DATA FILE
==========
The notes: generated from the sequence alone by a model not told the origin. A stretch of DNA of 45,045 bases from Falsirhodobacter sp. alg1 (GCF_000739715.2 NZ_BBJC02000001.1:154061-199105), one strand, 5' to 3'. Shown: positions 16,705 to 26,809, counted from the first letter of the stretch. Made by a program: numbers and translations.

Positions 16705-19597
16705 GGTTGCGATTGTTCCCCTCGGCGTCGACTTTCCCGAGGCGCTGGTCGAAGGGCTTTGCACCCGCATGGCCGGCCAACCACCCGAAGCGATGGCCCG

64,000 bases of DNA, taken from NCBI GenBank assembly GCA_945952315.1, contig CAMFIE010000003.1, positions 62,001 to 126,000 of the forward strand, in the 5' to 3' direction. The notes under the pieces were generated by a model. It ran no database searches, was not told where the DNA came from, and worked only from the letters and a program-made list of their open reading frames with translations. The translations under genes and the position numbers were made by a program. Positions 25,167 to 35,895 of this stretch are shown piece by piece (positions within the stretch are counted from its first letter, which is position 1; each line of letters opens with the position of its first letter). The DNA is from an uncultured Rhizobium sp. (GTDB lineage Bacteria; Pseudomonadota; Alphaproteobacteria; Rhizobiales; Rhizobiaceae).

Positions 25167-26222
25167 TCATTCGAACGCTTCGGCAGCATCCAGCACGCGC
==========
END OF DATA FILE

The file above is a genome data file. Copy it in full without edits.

The notes: generated from the sequence alone by a model not told the origin. A stretch of DNA of 45,045 bases from Falsirhodobacter sp. alg1 (GCF_000739715.2 NZ_BBJC02000001.1:154061-199105), one strand, 5' to 3'. Shown: positions 16,705 to 26,809, counted from the first letter of the stretch. Made by a program: numbers and translations.

Positions 16705-19597
16705 GGTTGCGATTGTTCCCCTCGGCGTCGACTTTCCCGAGGCGCTGGTCGAAGGGCTTTGCACCCGCATGGCCGGCCAACCACCCGAAGCGATGGCCCG

64,000 bases of DNA, taken from NCBI GenBank assembly GCA_945952315.1, contig CAMFIE010000003.1, positions 62,001 to 126,000 of the forward strand, in the 5' to 3' direction. The notes under the pieces were generated by a model. It ran no database searches, was not told where the DNA came from, and worked only from the letters and a program-made list of their open reading frames with translations. The translations under genes and the position numbers were made by a program. Positions 25,167 to 35,895 of this stretch are shown piece by piece (positions within the stretch are counted from its first letter, which is position 1; each line of letters opens with the position of its first letter). The DNA is from an uncultured Rhizobium sp. (GTDB lineage Bacteria; Pseudomonadota; Alphaproteobacteria; Rhizobiales; Rhizobiaceae).

Positions 25167-26222
25167 TCATTCGAACGCTTCGGCAGCATCCAGCACGCGC